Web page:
Three Stories of Earl’s Porsche, Scene 1

My recent travels and an article in the newspaper about a court trial generated some memories about a special friend and his pride and joy. i have told at least one, if not all of these stories before, but they have been lost with the great website provider crash a couple of years ago. Regardless, i love them and will tell them again and again. Earl Major was a special person in my life.

John Sweatt, Earl Major, and i are the only career Naval officers i know who were in our generation from Lebanon, Tennessee.

John was my mentor/protector/coach at Castle Heights and later gave me perspective in my grind of Officer Candidate School in Newport, Rhode Island. He remains a hero to me.

Earl was six months and one school year ahead of me at McClain Elementary and Castle Heights. We played ball together, baseball and football. We shared counselor roles at Tennessee Boy’s State. He and i were best friends until he went to Auburn on an NROTC scholarship and i went to Vanderbilt on the same scholarship. Earl carried it through to graduation. i found a different route, therefore welcoming John’s time and support at OCS.

But after Earl left for Auburn in 1961, he and i didn’t even communicate until 1973. When i reported to Destroyer School for department head training in Newport, Rhode Island. Earl was also there for the same course. We reconnected big time. He and my wife at the time and i became a trio of fast friends. This led to the first Porsche story.

Earl was a single lieutenant commander. Now having experience of that position, i know it is one of the best in the world. Bachelor Earl arrived in Newport in a 1967 Porsche 911. It was a dull orange and one incredible car:

Near the end of the six months of Destroyer School, the command put on a graduation ball. It was a big thing. The event was held in the “Marble House,” the other Vanderbilt mansion besides the famous Breakers. My wife purchased an evening gown and i checked out my dinner dress whites. Then Earl and i talked.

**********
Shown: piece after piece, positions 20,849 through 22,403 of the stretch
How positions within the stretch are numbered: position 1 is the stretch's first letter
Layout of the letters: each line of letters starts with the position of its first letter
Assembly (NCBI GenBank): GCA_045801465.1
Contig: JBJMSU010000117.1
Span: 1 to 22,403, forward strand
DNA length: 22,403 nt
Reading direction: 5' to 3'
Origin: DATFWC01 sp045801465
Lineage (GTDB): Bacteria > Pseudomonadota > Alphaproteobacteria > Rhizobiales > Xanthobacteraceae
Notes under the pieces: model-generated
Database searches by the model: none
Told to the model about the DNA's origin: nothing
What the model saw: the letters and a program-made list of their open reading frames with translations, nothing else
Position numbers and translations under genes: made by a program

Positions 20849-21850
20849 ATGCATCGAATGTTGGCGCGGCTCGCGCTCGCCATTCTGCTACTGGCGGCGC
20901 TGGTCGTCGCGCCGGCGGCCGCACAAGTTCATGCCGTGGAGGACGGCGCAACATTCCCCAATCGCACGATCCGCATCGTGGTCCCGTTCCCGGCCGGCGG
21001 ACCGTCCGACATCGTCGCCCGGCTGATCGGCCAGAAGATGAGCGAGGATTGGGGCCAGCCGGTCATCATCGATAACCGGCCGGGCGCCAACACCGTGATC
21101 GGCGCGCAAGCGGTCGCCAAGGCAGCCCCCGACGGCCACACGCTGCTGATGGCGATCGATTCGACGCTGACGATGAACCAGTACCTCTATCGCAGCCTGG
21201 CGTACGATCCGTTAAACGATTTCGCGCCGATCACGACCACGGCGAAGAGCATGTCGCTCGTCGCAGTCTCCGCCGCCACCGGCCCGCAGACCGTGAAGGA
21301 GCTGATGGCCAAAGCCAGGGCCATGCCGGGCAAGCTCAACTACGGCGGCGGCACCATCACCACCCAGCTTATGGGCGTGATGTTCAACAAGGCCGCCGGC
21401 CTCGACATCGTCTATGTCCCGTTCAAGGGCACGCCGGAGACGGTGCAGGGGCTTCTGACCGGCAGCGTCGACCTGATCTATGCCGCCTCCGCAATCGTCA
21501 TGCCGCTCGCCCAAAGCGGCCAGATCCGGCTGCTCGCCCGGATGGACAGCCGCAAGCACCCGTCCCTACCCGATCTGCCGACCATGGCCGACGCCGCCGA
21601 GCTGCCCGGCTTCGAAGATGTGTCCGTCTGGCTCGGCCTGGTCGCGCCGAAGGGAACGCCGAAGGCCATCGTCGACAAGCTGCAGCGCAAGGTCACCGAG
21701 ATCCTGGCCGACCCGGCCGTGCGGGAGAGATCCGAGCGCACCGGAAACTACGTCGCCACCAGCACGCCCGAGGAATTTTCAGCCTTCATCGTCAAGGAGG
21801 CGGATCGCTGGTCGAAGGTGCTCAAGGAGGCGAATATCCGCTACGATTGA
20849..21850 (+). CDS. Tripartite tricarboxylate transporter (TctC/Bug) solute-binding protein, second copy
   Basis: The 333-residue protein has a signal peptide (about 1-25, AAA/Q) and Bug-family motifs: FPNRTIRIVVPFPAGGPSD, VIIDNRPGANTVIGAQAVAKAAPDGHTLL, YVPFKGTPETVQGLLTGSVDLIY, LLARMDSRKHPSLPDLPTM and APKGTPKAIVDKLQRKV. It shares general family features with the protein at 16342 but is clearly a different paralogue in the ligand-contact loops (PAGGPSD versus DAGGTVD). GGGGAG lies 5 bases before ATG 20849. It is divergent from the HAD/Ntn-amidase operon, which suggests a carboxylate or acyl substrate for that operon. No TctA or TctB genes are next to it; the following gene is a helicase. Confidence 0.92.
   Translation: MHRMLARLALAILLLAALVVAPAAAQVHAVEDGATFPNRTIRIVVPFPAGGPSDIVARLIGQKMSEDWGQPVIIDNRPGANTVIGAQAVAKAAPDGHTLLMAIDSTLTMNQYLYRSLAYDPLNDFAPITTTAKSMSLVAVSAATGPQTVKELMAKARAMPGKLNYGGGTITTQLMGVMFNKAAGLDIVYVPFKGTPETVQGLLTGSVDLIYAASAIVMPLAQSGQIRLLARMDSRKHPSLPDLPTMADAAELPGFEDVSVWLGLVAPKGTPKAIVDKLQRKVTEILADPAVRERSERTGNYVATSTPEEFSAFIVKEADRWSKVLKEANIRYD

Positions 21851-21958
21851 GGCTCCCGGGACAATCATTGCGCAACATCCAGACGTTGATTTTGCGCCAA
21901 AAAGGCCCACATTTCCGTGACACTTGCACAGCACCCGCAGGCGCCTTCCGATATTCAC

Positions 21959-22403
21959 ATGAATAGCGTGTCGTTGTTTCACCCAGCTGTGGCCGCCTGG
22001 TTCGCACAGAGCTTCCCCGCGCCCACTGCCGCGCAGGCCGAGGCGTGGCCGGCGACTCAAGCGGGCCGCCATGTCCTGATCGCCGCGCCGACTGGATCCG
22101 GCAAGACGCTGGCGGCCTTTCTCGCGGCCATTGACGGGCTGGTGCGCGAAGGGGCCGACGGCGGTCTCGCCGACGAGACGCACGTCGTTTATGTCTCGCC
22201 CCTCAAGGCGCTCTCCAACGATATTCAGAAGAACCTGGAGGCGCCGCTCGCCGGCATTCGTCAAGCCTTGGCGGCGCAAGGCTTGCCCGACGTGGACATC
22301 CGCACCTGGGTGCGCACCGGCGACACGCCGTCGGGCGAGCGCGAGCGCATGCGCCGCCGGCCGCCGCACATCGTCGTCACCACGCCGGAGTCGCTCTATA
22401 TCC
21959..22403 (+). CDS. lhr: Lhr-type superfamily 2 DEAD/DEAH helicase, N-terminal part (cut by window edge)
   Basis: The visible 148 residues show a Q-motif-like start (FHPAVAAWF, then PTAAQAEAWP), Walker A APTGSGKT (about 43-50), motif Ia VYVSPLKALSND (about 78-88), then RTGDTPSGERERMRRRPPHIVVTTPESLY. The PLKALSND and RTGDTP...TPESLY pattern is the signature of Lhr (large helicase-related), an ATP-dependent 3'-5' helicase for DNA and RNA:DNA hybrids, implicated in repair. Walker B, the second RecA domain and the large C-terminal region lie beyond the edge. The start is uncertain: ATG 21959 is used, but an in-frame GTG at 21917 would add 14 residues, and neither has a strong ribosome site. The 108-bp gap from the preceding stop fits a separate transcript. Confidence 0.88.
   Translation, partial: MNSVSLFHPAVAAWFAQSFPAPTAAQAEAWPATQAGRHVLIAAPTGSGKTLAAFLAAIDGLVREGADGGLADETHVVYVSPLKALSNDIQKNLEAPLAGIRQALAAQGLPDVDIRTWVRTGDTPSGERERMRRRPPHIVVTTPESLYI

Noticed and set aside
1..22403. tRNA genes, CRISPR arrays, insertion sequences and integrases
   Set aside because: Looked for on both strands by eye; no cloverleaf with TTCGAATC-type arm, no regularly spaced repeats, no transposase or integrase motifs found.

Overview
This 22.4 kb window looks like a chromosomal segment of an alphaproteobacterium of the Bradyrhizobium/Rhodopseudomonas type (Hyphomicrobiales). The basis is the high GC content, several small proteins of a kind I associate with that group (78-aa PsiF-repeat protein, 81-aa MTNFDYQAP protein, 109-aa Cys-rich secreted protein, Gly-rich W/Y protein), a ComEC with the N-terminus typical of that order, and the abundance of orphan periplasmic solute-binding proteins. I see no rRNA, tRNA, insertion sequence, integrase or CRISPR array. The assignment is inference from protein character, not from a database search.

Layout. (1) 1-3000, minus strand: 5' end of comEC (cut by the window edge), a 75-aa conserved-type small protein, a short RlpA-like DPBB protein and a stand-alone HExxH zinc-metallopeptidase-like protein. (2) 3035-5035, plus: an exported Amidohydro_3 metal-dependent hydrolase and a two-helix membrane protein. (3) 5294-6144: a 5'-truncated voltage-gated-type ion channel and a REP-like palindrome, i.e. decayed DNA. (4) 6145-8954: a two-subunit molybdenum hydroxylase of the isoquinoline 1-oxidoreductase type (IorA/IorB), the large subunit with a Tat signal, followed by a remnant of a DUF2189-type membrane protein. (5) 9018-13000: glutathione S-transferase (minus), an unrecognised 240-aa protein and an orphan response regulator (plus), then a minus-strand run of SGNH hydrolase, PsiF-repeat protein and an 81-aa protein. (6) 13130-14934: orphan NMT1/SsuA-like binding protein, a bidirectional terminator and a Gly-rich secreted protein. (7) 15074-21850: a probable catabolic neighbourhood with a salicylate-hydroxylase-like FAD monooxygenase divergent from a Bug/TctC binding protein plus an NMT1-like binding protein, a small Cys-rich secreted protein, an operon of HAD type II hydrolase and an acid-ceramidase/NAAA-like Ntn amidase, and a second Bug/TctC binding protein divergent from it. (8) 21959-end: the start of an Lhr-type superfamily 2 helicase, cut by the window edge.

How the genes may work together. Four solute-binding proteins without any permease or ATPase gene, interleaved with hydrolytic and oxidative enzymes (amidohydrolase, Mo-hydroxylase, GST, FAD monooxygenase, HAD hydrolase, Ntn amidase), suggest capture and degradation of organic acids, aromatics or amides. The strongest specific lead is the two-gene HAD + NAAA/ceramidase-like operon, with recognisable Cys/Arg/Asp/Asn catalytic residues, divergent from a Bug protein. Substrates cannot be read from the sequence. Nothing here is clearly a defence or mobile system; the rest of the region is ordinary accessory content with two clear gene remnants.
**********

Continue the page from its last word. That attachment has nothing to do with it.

“I don’t have a date for the ball,” he said.

i marveled. Newport was famous for meeting women. i had met one of the most wonderful women in my life when i met Kathy McMahon, now Klosterman. The Tavern, Hurley’s, and a couple of other places were great meeting places. But i sensed Earl wasn’t too keen on the ball, so i just mumbled something about being sorry.

“Oh, no,” he said, “I’m fine with that. In fact, the reason I was calling is I am going to New London. They have a scrap yard there with old liberty ship hatch covers. I’m going to get one and refinish it for a coffee table.”

“Wow,” i responded, “What a great idea.”

Then Earl admitted “I’m calling because a hatch cover won’t fit in my Porsche. I was wondering if we could swap cars for the weekend. You could have the Porsche to go to the ball and I could take your wagon to New London. I’ll get you a hatch cover for $25 and we’ll call it even.”

Hmm, let’s see. i loan Earl my 1970 Toyota Corona station wagon and get a liberty ship hatch cover, and get to take my wife to a formal dance in Porsche 911.

“Okay,” i agreed.

Being very fond of his Porsche, Earl offers to drive to our Navy housing at Fort Adams on Saturday morning and proposes we trade cars there and drive across town to the Navy base to be sure we are okay with my driving the Porsche and Earl driving the station wagon. Good idea, especially if you are the owner of the Porsche.

Saturday morning, Earl arrived at our housing unit as promised. We swapped keys and agreed to meet at the base exchange. As we walked to each other’s cars, Earl advised, “Remember, you should always keep the RPM over 3000.” He forgot to clarify that requirement as for being on the highway.

Earl jumped into the Corona and took off. i got into the Porsche feeling like a Le Mans racer, opened up the roof panel, and started after Earl.

Now the route from Fort Adams to the Naval Base takes you through the heart of Newport, the centuries old town with narrow streets. i dutifully tried to keep the RPM over 3000, shifting continuously and scaring the hell out of at least two dozen New England drivers. i nearly wrecked the Porsche and killed myself on at least a half dozen occasions through the narrow streets for about five miles, vroom, vroom all the way. i finally gave up figuring the Porsche was not worth my life.

When i reached the exchange, Earl asked me if the car drove all right. i told him of my experience. He apologized, telling me about the 3000 RPM limit being for highway driving.

All else was a success. The liberty ship hatch cover has undergone a bunch of transitions and is now Maureen’s work table in our front room, holding a sewing machine and serving as a platform for Maureen’s textile art projects. i think about Earl every time i pass that room.

The Porsche 911 was  beautiful car.  And Earl was a beautiful human being.

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